Building a Carbon-Negative Future for Storage

If he could change one thing about the traditional self storage industry, Neighbor co-founder and CEO Joseph Woodbury has this to say: No new builds.

Part of what makes the traditional self storage industry unsustainable is its growth — the manufacture of massive buildings made of concrete and steel materials generates hundreds of thousands of pounds of carbon emissions each year. Woodbury sees a different future for storage: One where existing spaces are recycled to meet consumers’ storage needs, instead of meeting demand by constantly building more and more storage facilities.

In this series, we’ve talked about the negative environmental impact of the traditional storage industry, and how using Neighbor, a peer-to-peer storage marketplace, helps offset the industry’s carbon emissions. But Neighbor has bigger goals: To make the future of storage not just carbon-neutral, but carbon-negative. The only way to do it, according to Woodbury and Neighbor’s other leaders and investors, is to disrupt the self storage industry through sharing existing spaces — and stopping new storage facility builds in the process.

Study: Nearly 70% of Recent College Graduates Do Gig Work

Study: Nearly 70% of Recent College Graduates Do Gig Work

It’s graduation season! Across the country, college students are donning their caps and gowns, marching to “Pomp and Circumstance,” and taking the next big step in their adult lives: Finding their first post-grad job.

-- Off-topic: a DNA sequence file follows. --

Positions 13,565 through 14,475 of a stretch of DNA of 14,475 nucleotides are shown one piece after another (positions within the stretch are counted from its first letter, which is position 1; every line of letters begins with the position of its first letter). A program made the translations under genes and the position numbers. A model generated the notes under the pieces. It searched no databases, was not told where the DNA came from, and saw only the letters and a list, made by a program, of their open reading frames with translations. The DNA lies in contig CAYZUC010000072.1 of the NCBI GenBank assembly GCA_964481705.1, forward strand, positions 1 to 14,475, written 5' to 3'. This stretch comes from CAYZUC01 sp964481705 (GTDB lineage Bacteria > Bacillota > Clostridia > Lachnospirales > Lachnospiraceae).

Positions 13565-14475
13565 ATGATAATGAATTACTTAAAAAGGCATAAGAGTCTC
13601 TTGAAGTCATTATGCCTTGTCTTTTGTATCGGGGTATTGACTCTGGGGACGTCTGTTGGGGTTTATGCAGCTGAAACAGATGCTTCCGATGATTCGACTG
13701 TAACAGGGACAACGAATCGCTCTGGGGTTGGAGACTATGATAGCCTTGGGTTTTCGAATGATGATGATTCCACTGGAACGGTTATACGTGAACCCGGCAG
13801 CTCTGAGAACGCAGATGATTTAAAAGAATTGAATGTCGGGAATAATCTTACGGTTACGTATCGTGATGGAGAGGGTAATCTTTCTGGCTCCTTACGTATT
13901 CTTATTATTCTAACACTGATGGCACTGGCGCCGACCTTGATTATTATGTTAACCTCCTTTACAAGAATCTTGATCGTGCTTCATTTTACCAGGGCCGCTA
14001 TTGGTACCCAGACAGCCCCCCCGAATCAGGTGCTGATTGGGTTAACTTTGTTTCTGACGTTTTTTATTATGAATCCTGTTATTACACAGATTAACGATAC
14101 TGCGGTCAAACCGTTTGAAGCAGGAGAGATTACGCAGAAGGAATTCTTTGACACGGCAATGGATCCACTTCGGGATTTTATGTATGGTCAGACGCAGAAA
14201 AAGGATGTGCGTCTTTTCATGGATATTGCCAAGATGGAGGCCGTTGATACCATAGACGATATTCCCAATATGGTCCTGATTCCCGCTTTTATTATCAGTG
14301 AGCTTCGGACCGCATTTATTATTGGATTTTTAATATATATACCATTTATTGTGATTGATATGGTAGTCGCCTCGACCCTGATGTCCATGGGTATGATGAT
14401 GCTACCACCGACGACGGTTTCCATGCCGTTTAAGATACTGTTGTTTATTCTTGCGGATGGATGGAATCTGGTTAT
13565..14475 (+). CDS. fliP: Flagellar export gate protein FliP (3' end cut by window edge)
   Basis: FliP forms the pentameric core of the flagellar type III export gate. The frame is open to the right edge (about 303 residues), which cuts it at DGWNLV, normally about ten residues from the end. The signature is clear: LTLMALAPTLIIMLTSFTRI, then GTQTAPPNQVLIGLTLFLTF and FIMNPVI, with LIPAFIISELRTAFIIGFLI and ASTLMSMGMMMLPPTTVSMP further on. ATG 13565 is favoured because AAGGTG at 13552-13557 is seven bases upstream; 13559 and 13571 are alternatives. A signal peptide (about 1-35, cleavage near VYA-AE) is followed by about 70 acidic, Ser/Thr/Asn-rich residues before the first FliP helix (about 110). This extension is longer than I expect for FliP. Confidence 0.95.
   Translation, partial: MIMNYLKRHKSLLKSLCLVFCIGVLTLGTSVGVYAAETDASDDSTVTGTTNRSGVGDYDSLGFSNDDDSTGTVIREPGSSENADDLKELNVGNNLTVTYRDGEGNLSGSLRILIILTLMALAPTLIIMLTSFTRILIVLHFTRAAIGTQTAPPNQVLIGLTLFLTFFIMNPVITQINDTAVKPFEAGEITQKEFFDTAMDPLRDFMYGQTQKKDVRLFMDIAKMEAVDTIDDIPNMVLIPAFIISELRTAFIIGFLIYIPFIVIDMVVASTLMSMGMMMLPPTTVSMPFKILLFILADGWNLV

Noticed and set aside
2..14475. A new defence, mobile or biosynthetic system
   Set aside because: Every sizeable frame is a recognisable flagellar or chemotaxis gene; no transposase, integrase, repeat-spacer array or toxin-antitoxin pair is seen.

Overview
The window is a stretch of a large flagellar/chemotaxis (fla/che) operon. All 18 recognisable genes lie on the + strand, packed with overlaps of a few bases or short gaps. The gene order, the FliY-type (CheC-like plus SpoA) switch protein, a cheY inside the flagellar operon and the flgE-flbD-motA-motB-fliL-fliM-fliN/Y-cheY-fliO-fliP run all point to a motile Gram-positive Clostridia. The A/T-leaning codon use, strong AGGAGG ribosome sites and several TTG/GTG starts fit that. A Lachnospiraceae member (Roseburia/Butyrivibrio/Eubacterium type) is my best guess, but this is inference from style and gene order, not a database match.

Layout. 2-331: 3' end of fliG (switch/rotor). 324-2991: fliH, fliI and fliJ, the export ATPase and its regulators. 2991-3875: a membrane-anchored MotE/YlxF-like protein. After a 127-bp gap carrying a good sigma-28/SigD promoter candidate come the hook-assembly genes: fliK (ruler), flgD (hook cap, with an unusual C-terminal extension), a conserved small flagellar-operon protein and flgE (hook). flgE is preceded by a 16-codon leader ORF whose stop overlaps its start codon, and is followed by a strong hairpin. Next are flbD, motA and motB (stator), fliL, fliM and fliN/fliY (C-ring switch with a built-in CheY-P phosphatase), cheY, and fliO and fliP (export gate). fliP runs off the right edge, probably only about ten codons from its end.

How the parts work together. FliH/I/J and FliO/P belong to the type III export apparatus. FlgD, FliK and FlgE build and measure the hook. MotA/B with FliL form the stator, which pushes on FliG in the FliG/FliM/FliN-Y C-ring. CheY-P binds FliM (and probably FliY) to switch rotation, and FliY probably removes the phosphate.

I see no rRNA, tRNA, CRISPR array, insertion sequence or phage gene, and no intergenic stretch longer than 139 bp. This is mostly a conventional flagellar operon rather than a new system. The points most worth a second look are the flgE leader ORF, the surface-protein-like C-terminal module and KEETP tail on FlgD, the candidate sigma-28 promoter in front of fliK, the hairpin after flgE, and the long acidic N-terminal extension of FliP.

One thing that has defined millennials has been their financial woes: Graduating into the Great Recession of 2008, carrying crippling student loan debt, and struggling to build wealth during periods of high inflation and rising cost of living. Now that Gen Z is graduating and joining the workforce, will this generation face the same challenges?

We surveyed 1,000 college students and recent graduates (most of them members of Gen Z) to learn more about the job landscape they face and their saving and spending behaviors. What we found is that many of them are hopeful about their job prospects and trying to save and invest where they can — but most are still having a hard time finding good jobs with salaries high enough to cover all their bills.

The Carbon Offset of Using Neighbor

1 in every nine Americans uses a traditional self storage unit.

To meet the demand for self storage, nearly $5 billion was spent building new facilities in 2021 alone. You know the type: sprawling complexes made of massive amounts of concrete and steel — two construction materials that are massively harmful to the environment.

In the first part of this series, we explored the negative environmental impact of the traditional self storage industry and aimed to raise awareness of storage’s impact among the millions of consumers paying for this extra space. But what can we do to make the self storage industry more sustainable? Read on to find out.